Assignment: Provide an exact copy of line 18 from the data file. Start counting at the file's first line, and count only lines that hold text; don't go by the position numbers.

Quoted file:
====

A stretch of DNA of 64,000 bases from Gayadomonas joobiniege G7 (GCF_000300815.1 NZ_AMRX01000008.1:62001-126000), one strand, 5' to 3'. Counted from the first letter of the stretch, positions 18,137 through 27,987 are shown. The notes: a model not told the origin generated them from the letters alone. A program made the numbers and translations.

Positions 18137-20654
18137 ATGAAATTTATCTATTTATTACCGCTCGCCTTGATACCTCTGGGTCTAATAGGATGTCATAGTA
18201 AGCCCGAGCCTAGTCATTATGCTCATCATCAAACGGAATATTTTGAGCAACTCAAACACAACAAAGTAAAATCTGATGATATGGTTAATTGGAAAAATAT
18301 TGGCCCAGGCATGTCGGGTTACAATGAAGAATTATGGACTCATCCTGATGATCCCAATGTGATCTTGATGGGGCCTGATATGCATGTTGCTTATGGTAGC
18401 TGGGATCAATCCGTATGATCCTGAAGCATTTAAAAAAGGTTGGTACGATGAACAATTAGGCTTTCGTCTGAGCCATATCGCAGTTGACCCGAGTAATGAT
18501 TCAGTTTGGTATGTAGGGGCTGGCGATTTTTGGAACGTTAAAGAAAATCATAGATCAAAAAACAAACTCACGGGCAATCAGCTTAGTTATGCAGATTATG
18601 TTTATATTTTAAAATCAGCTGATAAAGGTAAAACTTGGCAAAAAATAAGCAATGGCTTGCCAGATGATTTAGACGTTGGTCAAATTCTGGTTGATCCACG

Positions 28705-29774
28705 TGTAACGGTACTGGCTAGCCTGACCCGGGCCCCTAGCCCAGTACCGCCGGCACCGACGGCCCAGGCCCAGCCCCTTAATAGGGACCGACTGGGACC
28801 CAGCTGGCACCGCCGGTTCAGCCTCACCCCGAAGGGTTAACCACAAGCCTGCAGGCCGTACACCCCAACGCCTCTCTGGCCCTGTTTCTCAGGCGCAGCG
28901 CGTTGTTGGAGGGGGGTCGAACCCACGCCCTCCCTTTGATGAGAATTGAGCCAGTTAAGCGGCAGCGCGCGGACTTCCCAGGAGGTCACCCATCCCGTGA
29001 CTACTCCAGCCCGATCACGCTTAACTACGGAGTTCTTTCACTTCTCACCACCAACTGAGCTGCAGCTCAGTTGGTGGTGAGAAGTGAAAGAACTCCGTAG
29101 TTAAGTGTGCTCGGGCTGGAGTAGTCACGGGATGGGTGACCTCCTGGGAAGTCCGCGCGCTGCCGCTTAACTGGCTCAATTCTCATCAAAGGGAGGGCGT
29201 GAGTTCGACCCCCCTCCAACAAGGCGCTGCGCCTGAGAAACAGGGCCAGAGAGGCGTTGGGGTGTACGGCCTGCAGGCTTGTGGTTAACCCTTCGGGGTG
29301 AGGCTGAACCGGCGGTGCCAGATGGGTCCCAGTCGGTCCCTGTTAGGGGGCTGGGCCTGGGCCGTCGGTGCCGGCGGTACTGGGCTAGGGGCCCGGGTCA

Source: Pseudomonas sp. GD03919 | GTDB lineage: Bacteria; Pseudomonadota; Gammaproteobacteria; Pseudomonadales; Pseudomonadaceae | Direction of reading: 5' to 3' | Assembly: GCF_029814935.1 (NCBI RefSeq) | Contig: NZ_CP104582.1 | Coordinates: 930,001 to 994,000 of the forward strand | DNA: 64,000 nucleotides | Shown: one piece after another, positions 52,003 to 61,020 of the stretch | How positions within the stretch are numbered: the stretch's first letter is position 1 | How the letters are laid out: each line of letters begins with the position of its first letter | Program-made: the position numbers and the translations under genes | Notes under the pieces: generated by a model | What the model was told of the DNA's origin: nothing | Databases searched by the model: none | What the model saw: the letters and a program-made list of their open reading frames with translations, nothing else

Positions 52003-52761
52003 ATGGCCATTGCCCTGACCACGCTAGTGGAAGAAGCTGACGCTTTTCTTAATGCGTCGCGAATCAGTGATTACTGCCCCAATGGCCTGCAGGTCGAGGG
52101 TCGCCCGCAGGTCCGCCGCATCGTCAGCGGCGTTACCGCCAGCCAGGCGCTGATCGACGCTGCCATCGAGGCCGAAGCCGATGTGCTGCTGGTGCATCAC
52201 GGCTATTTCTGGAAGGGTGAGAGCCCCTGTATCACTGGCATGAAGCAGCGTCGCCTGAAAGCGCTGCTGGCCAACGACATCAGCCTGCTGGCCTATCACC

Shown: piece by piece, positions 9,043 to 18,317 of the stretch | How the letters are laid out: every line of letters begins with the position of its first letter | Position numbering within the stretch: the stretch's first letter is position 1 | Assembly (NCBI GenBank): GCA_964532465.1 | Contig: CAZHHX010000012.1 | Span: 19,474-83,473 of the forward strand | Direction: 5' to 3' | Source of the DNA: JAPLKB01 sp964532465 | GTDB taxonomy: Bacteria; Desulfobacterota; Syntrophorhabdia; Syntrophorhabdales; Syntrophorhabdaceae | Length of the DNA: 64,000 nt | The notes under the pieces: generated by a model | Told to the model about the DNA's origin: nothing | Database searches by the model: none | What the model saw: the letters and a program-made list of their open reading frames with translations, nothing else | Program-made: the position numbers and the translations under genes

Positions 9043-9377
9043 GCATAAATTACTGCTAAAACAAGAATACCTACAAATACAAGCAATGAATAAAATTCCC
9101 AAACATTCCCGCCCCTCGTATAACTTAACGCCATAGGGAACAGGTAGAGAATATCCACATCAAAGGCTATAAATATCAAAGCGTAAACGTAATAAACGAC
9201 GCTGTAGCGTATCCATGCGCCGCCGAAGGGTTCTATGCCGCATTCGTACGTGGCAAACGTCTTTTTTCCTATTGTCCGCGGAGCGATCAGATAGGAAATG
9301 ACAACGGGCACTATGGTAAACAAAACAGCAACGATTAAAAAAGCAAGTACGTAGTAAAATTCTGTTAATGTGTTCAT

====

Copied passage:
Positions 52003-52761